Whether you just got a job offer or whether you are already employed and seeking a raise, salary negotiations make most people cringe. Here are 6.5 tips to negotiate a higher salary and better compensation for a new job or a current job:
- Know your market value. Before you start a job search or a seek a raise/promotion, do your homework on typical salary ranges for someone in your position, background, and geographic location. This gets harder to measure as your specialization increases. Salary web sites have their limitations, but they can give you a range of what to expect. My favorite web site to use for salary estimates is the free salary calculator offered by the National Association of Colleges and Employers (NACE). You can also find out what you are worth by talking to other people in your industry, although this is a delicate topic, and it is hard to use such informal data in negotiations with employers.
- Look your best. As I have written before, looks matter. People pay MUCH more for products that look good, including employees. If you want a higher salary, you must first look your absolute best on paper; quantify and tailor your achievements and accomplishments in your resume, cover letter, and other written documents. Then, improve your online identity by cleaning up and enhancing your social media profiles, and be sure to look your best in-person as well through your attire, grooming, and body language. If you want to make a 6-figure salary or more, you have to look like you are worth it first…
- Do great work and be irreplaceable. When you deliver top-notch results and possess unique skills, knowledge bases, or business relationships, you gain leverage in the negotiation process. The best way to get more money is to be so good at what you do that your unique value cannot be ignored. Great people are hard to find, and any intelligent employer does everything in their power to find and keep the best people. If you think you are entitled to more money just because you have worked a certain number of years in an industry or for a company, you will be sadly mistaken. It’s all about results! If you are not constantly improving yourself and the value you deliver, then you do not deserve to make more money. Sorry!
- Consider the entire compensation package. While base/starting salary is a significant factor in your compensation, most people ignore the other components of a compensation package. These include growth potential, performance-based incentives (i.e. commission and bonuses), your title, your office space/location/environment, flexibility in your hours, insurance coverage, 401k/financial packages, vacation/sick days, expense accounts, and other non-tangible benefits, such as the personal enjoyment you will derive from the job. Throughout my career, I have negotiated new titles, my own private office, more vacation/sick days, and a variety of other perks. There is a lot of room for creativity here. If an employer is not willing to raise your salary, they may be very agreeable to other forms of compensation that could have even more value to you.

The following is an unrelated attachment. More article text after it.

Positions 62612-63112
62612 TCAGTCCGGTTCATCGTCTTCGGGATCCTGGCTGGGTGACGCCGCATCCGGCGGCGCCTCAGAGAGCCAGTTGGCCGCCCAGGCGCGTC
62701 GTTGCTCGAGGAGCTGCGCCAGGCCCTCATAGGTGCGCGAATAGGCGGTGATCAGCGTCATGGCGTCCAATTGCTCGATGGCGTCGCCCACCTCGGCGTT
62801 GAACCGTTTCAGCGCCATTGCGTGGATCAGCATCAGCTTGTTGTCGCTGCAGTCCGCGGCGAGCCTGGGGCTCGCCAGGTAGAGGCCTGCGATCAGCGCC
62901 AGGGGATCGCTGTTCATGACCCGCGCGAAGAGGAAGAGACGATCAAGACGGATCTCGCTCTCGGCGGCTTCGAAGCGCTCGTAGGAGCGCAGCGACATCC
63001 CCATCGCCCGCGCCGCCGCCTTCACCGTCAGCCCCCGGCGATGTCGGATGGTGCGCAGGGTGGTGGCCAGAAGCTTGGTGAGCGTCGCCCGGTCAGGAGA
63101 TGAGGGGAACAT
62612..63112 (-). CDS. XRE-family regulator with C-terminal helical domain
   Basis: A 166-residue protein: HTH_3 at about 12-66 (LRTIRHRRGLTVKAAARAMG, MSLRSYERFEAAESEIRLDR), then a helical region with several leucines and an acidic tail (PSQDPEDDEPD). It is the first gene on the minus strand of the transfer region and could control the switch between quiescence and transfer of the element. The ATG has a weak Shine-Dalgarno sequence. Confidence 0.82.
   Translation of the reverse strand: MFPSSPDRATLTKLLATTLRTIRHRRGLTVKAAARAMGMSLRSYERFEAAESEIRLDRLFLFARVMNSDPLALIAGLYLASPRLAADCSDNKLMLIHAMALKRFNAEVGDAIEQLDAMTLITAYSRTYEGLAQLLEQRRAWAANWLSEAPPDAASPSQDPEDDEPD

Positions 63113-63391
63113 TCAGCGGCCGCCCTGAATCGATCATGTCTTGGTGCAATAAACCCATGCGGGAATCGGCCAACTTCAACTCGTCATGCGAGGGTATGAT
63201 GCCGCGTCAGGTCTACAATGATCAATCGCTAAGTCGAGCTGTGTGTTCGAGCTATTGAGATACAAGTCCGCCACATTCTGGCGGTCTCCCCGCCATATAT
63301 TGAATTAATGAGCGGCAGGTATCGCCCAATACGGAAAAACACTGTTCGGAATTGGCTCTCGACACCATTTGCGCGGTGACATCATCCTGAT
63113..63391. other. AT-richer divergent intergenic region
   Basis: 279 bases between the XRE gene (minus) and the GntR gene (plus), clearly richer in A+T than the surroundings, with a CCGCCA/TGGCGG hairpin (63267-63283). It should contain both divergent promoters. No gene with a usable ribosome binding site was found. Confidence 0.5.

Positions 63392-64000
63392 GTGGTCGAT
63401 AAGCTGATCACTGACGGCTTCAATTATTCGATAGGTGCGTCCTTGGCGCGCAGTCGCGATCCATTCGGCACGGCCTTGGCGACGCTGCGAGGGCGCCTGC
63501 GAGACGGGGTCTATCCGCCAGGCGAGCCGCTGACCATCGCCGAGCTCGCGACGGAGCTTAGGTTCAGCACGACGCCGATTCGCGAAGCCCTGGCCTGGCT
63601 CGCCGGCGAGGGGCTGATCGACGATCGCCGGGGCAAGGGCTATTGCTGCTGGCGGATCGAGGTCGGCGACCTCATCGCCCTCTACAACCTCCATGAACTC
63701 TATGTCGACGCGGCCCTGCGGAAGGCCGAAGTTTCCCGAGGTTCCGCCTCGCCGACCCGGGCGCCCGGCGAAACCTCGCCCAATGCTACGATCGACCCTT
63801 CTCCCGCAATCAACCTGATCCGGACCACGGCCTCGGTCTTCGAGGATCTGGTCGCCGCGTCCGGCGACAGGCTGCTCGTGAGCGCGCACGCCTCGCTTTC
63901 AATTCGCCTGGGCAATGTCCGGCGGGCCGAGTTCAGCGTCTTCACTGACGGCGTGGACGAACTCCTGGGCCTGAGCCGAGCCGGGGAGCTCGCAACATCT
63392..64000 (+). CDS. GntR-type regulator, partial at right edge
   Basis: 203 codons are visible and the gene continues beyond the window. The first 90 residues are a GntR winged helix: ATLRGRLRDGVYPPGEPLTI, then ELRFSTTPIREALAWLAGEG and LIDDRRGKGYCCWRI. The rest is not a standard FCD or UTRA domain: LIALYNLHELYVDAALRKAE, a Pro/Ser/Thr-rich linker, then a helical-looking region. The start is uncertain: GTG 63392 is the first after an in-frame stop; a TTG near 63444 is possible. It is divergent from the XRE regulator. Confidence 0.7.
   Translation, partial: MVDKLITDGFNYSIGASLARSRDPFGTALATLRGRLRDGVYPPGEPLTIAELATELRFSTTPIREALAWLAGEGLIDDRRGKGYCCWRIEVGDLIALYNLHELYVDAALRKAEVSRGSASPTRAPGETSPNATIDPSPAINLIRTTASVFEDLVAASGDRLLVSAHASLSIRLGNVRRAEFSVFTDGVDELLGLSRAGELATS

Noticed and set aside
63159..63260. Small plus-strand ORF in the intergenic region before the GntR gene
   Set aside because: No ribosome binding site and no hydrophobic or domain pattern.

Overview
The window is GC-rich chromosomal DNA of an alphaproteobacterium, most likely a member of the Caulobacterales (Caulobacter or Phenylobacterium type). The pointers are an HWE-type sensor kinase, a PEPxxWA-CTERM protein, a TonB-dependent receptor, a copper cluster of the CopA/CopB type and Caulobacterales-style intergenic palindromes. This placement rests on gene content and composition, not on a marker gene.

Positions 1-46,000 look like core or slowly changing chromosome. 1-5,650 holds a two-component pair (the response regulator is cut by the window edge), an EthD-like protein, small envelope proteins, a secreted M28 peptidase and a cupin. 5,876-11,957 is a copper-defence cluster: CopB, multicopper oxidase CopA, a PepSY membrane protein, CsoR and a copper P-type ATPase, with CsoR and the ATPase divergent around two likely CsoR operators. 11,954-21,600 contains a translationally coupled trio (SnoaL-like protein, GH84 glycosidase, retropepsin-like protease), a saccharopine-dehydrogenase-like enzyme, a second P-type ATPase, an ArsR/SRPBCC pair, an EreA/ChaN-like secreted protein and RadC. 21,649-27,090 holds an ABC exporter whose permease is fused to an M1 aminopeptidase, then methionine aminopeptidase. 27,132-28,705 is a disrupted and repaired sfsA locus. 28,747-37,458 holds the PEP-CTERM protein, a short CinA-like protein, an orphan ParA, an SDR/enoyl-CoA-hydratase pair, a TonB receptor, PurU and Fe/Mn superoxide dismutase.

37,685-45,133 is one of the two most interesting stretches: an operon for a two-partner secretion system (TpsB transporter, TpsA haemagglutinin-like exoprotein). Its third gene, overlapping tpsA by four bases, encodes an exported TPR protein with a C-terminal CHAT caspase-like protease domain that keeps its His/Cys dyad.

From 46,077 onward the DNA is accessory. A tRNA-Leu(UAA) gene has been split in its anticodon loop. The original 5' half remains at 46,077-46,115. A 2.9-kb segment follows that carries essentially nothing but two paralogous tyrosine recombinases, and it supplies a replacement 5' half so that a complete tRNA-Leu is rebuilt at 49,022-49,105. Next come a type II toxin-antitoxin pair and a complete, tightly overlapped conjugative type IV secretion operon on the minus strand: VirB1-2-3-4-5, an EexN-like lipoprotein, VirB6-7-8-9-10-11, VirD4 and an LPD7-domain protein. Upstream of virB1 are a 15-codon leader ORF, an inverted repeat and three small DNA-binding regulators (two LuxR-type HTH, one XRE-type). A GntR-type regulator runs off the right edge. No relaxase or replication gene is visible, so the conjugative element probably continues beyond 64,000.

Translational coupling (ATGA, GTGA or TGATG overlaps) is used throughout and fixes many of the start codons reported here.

- Ask when the time is right. If you are currently employed, the best time to ask for more money is after a great performance review or a highly profitable project when your success and results are very visible. If you are in the interview phase, the best time to discuss salary is after the company has expressed strong interest in you (i.e. after you have shown the tremendous value you could deliver). Don’t be the first one to throw out a number, and never accept the offer on the spot. You should get a minimum of 1-2 days to evaluate any offer. If the company is not willing to grant some time to think it over, they don’t want you badly enough, and that’s a major red flag.
- Offer to be more valuable. If you want a company to pay you more, you should be prepared to deliver more value for them. Offer to take on more responsibility or a new project, to mentor/manage more people, to implement a new program, and/or to enhance your education or knowledge base through courses, classes, or seminars.
6.5 Remain reasonable and professional. No matter what you do, never make threats, pit companies/offers against each other, or make unreasonable demands. Job offers can be taken off the table, and bridges can be burned for good. While you should always try to get what you are worth (or a little more!), never sacrifice an offer or a professional relationship for a little more money.
Do you want to have a higher salary and a better compensation package? Of course you do. Make sure you know what you are worth, look your best, do great work, consider the entire package, ask at the right time, and offer to be more valuable. If you remain professional and reasonable, a bigger paycheck is just around the corner!
-Career Expert and Professional Speaker
-Creator of The Dream Job College Tour
P.S. I speak about career success to students and young professionals nationwide. To learn more about my programs and speaking availability for The 2011 Dream Job College Tour, please send an email to Pete@IdealizeNow.com.